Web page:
The SNP actually developed as a single entity from a merger of the National Party of Scotland and the Scottish Party in the 1930s. The Scottish Party was formed by members of the Unionist Party (same party that merged with the Conservatives to make the modern Scottish Conservative and Unionist Party) who favoured dominion status for Scotland, so interestingly, the SNP can claim distant Unionist heritage.

    There also seem to be Scottish Tories that support independence (bizarrely). According to a yougov pol mentioned in this article in the Scotsman: "http://www.scotsman.com/scotland-on-sunday/politics/scottish-independence-labour-voters-will-deliver-independence-1-2320830", 6% of Conservative and Unionist Party voters favour independence. Isn't that quite astounding?
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    (Original post by Osmond)
    the Unionist Party (same party that merged with the Conservatives to make the modern Scottish Conservative and Unionist Party)
    You make it sound like the name of the C&U Party is as a result of that merger (which was more a change of branding really). That was in the 1960s - but the Conservatives were the Conservative and Unionist Party since 1912 due to the merger with the Liberal Unionists.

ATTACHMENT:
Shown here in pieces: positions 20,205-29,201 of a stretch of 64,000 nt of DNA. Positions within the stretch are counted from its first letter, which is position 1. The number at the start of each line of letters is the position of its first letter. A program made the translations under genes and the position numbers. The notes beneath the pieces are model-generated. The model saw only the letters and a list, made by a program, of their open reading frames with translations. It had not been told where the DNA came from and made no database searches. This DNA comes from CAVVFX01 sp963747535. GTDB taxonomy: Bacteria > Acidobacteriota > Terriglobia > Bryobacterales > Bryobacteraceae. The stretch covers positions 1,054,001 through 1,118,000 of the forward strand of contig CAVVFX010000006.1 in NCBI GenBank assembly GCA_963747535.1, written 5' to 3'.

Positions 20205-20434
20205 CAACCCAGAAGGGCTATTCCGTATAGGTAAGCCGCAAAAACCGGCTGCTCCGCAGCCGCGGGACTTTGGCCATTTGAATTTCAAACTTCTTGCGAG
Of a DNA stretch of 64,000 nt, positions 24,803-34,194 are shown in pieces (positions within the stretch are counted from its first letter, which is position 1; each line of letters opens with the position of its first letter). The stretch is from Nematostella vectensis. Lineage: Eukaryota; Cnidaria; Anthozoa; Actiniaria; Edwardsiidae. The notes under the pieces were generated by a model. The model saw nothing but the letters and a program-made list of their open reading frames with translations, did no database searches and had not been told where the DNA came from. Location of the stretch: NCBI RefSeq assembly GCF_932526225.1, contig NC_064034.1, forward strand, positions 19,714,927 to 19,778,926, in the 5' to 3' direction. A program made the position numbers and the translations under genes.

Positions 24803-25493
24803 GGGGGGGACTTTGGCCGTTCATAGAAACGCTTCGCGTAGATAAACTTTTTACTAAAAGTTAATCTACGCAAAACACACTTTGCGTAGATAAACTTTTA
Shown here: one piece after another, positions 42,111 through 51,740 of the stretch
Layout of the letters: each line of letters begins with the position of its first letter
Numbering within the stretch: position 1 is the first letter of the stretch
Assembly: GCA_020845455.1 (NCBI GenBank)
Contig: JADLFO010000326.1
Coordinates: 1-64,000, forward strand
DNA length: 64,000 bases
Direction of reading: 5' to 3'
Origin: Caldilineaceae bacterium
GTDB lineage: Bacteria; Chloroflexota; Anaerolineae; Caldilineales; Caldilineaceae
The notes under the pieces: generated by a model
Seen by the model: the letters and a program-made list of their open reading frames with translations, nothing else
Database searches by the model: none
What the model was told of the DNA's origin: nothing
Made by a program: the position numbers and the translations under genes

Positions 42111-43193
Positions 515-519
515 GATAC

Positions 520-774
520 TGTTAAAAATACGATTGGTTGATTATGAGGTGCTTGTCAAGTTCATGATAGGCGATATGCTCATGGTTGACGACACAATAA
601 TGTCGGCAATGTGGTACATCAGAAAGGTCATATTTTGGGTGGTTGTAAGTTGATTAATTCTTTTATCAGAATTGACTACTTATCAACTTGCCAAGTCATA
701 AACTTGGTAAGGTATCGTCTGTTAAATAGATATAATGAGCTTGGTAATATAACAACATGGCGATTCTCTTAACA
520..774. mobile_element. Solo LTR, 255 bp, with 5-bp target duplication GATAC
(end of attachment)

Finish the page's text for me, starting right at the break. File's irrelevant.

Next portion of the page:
In reality, the Scottish lot just imported the name of the UK-wide party.

    There also seem to be Scottish Tories that support independence (bizarrely). According to a yougov pol mentioned in this article in the Scotsman: "http://www.scotsman.com/scotland-on-sunday/politics/scottish-independence-labour-voters-will-deliver-independence-1-2320830", 6% of Conservative and Unionist Party voters favour independence. Isn't that quite astounding?
    I don't see it as that bizarre really: there's always going to be right-wingers who support Scottish independence. I think they're hideously misguided, but the thinking is that a dose of responsibility will turn Scotland to the right again and enable it to essentially operate as a small, low-tax economy like the pre-crisis Irish Republic. There are a couple of MSPs in the SNP who could be identified as reasonably Tory-minded.